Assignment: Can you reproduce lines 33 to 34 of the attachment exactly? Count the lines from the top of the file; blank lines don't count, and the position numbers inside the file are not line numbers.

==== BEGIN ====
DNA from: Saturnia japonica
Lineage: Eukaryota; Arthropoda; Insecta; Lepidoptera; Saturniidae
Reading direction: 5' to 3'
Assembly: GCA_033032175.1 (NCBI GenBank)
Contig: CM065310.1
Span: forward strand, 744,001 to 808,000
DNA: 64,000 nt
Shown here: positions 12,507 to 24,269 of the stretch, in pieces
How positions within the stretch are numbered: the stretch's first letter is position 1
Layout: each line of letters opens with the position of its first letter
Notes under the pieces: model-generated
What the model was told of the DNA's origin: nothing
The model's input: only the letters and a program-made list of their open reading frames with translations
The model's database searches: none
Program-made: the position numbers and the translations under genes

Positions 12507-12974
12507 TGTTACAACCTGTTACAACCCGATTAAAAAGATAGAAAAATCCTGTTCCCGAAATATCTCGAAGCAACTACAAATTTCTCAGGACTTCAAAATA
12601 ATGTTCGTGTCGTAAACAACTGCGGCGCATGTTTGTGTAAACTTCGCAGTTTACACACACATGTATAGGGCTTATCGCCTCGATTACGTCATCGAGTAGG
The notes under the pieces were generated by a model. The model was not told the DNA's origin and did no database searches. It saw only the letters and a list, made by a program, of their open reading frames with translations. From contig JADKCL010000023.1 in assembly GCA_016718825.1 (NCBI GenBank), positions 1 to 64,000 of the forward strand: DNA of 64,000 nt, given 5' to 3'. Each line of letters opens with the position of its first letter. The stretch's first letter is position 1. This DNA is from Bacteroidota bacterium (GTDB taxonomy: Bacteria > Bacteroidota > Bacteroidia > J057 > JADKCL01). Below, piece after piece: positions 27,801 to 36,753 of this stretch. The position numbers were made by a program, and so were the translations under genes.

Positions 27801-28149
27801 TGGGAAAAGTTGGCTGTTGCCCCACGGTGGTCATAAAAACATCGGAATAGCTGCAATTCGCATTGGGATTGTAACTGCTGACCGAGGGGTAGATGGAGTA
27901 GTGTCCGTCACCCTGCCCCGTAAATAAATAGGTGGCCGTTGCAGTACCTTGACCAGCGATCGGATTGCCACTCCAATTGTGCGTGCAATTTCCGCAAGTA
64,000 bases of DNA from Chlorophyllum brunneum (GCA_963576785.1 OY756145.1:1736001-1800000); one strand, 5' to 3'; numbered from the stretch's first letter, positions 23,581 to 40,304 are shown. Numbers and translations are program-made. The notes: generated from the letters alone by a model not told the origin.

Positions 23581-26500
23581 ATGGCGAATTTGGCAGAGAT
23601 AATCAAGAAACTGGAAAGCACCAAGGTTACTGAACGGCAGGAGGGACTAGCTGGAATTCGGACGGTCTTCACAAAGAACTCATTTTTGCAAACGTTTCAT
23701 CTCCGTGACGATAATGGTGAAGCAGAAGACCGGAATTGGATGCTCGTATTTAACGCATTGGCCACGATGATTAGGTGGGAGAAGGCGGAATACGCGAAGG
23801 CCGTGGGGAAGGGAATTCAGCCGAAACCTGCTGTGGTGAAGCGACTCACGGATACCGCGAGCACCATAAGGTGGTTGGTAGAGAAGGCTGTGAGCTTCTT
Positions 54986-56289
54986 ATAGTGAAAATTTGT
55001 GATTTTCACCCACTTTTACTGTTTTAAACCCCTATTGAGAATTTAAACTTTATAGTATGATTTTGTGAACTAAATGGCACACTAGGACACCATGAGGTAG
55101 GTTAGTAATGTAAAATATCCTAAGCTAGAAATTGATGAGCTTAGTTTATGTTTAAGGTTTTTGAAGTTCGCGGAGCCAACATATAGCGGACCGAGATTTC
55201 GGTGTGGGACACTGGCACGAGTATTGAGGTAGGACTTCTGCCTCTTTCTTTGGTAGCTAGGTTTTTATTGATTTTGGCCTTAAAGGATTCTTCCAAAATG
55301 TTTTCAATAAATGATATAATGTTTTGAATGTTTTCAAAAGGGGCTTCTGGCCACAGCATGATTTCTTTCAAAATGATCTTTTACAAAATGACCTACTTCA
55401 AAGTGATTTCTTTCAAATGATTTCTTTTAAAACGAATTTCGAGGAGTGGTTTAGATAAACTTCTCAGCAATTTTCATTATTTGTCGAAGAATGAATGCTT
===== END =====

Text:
55201 GGTGTGGGACACTGGCACGAGTATTGAGGTAGGACTTCTGCCTCTTTCTTTGGTAGCTAGGTTTTTATTGATTTTGGCCTTAAAGGATTCTTCCAAAATG
55301 TTTTCAATAAATGATATAATGTTTTGAATGTTTTCAAAAGGGGCTTCTGGCCACAGCATGATTTCTTTCAAAATGATCTTTTACAAAATGACCTACTTCA